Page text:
Work on Tesla's Berlin Gigafactory Halted by Snakes - Almost Literally

It was only a few years ago that Tesla had one factory located in Palo Alto where it was making one car, the Model S electric sedan. Now, it has two Gigafactories on top of that (one of which is in China) and two more in the making (one of which is in Europe).
Tesla Giga Berlin 1 photo
If Tesla is to fulfill its global ambitions, it desperately needs a stronger presence in Europe. The market there may not be as large as the Chinese or its domestic one, but it's where it can go head-to-head with European manufacturers, and if it manages to come out on top, it's where it can really build its reputation beyond any doubt.

That's precisely why the company is currently working its socks off to complete the Gigafactory near Berlin. With the plant in place, Tesla will be able to meet the growing demand in Europe, not to mention skipping the lengthy shipping process and eliminating any sort of additional taxes.

Fortunately for Tesla, the German government has welcomed the EV maker and did its part to ensure the building process would be as smooth a sail as possible. Sadly, the local environmental groups didn't.

To make room for the massive structure, Tesla needs to remove a large number of trees. In line with its green credentials, the company promised it would plant three times as many trees, but that alone was not enough to please the activists. And they have a point.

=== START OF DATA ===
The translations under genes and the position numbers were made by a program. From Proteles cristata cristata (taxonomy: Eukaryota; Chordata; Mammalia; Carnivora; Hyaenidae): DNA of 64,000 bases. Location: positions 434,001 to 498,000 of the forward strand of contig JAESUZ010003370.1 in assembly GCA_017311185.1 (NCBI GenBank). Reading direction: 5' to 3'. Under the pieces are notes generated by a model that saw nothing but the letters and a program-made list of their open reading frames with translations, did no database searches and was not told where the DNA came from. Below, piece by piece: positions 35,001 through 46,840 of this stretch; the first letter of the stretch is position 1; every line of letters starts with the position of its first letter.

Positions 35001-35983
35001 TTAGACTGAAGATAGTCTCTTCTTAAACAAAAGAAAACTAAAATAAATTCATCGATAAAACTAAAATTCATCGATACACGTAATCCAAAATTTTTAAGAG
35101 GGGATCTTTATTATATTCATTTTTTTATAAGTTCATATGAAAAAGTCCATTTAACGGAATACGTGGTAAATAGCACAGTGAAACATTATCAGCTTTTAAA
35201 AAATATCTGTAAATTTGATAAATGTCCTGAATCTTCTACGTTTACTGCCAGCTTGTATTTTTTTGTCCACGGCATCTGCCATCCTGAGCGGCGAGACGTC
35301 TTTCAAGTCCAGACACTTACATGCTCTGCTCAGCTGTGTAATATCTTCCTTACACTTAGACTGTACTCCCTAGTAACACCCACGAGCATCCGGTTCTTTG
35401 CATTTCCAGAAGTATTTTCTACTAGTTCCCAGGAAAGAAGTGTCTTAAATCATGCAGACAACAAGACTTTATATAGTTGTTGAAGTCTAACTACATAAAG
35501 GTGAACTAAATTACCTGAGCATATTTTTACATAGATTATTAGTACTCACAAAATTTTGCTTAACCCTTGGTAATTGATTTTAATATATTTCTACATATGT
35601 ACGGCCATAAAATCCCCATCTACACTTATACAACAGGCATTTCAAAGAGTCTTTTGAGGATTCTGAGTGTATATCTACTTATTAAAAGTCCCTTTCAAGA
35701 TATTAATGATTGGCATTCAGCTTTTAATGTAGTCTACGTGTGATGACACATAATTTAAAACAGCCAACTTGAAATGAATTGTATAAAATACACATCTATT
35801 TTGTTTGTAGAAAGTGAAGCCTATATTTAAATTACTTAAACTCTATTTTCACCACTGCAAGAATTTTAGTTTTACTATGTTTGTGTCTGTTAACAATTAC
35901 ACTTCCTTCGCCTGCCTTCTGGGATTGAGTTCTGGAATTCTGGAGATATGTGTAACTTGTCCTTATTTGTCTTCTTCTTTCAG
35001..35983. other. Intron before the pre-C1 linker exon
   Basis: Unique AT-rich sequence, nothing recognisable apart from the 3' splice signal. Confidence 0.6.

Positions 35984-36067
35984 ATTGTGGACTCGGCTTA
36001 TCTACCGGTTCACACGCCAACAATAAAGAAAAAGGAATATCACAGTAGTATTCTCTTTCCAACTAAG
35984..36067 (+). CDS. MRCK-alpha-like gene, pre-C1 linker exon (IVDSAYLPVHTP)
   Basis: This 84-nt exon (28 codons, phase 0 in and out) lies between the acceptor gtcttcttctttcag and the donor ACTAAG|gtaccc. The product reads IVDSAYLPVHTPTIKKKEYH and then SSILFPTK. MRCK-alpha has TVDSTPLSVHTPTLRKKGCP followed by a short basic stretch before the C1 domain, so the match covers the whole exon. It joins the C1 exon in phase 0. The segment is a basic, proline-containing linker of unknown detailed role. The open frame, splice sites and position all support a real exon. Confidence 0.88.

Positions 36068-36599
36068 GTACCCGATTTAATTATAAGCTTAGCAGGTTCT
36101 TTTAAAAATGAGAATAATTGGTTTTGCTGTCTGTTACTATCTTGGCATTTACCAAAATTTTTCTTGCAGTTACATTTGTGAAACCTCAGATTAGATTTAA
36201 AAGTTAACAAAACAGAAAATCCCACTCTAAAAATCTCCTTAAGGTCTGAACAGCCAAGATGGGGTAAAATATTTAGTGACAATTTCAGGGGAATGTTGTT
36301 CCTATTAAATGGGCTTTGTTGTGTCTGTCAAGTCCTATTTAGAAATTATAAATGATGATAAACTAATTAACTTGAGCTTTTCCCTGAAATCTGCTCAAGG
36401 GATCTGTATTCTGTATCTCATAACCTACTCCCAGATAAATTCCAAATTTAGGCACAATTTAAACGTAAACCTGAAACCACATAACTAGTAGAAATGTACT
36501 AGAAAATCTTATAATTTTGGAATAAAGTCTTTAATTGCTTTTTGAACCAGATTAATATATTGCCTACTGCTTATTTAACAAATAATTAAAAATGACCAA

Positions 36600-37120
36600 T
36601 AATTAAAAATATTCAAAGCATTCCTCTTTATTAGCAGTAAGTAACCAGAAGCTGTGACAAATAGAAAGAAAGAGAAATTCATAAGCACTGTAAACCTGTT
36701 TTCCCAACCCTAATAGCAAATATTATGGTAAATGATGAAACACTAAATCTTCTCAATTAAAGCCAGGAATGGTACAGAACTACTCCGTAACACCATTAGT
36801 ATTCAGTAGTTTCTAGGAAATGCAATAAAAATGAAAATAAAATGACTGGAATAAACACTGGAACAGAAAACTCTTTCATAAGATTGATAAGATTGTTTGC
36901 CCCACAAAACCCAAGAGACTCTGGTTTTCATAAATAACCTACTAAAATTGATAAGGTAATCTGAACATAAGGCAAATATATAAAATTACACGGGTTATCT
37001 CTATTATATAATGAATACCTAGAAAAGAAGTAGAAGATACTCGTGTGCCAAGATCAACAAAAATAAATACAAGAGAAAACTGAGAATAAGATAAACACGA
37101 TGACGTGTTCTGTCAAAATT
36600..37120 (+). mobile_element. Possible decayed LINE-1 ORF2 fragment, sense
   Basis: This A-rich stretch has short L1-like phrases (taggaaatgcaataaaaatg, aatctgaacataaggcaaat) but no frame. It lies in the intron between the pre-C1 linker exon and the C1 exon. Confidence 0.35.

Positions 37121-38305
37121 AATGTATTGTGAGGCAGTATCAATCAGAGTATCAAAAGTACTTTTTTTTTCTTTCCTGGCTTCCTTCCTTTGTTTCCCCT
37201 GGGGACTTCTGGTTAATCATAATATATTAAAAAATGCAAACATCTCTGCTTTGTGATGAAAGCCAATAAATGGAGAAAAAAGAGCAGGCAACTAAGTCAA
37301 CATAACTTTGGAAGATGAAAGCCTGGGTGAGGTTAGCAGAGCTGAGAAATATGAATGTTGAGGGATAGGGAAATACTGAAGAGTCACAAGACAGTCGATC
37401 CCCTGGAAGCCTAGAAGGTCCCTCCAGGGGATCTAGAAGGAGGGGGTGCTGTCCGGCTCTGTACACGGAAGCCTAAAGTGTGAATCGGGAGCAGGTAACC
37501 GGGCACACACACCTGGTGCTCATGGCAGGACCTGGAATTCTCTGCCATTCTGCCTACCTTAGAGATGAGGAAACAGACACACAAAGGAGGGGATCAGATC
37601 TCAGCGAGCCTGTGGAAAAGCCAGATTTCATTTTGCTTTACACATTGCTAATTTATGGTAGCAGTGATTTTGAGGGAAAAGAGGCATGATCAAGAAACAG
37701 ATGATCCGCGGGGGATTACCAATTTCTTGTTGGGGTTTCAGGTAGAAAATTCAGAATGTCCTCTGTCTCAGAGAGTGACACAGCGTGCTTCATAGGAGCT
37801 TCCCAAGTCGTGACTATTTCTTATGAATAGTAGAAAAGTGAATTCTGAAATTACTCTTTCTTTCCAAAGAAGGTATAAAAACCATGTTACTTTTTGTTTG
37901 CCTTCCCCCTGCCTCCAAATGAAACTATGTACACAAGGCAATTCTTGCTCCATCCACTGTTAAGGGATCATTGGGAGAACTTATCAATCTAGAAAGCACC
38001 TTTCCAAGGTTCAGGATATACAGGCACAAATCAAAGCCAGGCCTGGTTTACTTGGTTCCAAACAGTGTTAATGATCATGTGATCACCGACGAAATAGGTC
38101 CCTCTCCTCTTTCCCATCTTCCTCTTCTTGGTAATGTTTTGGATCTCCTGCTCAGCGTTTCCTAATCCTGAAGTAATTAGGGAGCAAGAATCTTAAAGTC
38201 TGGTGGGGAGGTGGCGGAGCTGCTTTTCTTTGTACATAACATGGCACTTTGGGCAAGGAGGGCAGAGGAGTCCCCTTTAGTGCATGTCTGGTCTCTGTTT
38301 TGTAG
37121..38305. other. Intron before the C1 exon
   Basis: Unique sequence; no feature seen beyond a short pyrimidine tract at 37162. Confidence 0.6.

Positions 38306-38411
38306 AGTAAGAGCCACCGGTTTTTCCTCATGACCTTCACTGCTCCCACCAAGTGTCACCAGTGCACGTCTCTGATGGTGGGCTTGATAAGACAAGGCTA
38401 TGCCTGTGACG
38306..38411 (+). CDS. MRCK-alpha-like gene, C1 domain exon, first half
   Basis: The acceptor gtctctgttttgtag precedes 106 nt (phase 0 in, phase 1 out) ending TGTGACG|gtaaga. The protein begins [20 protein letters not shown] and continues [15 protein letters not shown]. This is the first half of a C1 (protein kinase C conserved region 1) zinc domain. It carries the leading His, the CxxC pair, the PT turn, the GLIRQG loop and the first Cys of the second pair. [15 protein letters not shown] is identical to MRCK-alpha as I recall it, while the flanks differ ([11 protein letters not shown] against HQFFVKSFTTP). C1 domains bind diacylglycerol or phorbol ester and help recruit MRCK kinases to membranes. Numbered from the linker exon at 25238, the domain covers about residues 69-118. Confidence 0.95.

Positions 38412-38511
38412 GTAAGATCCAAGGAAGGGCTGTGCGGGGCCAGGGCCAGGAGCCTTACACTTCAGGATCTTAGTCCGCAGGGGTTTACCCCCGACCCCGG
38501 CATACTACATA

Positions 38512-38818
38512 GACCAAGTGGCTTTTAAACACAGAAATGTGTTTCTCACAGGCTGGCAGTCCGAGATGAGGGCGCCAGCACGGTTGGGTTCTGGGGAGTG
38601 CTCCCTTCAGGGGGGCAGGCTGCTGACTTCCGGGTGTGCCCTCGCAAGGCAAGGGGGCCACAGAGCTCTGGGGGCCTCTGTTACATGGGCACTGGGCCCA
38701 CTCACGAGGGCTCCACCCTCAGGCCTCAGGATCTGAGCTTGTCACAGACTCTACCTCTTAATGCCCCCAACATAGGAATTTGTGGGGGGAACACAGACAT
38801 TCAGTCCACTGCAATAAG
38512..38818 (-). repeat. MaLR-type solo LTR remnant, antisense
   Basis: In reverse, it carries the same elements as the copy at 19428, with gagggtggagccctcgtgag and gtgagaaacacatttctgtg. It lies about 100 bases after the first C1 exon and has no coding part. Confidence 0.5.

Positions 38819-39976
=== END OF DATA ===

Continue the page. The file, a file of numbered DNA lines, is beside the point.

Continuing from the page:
According to two environmental groups - The Brandenburg Nature Conservation Union (Nabu) and the Green League - it's not enough to replace the trees with others when the initial deforestation itself messes with the local ecosystem. More to the point, they claim that removing the pine tree that Tesla needs gone to make room for a sewer line and storage areas will result in the killing of protected animal species, including sand lizards and smooth snakes.

The best possible protection of strictly protected animal species would have been part of solid planning,” said Christiane Schröder, Managing Director of Nabu Brandenburg, quoted by German publication Der Tagesspiegel (translated from German). "Although all experts know that, even after two years of intensive catching, it can hardly be ruled out that sand lizards and smooth snakes will be killed during such a construction project; it is claimed here that after two months you can be sure that you have caught all the animals, it is completely impossible.

As things stand right now, Tesla has been ordered to stop any deforestation until there is a court order. With production initially slated to begin next July, the EV maker is probably looking at a delayed start. Either that or Elon Musk will fly with his sleeping bag to Berlin and shame everyone into keeping up with him by working around the clock.


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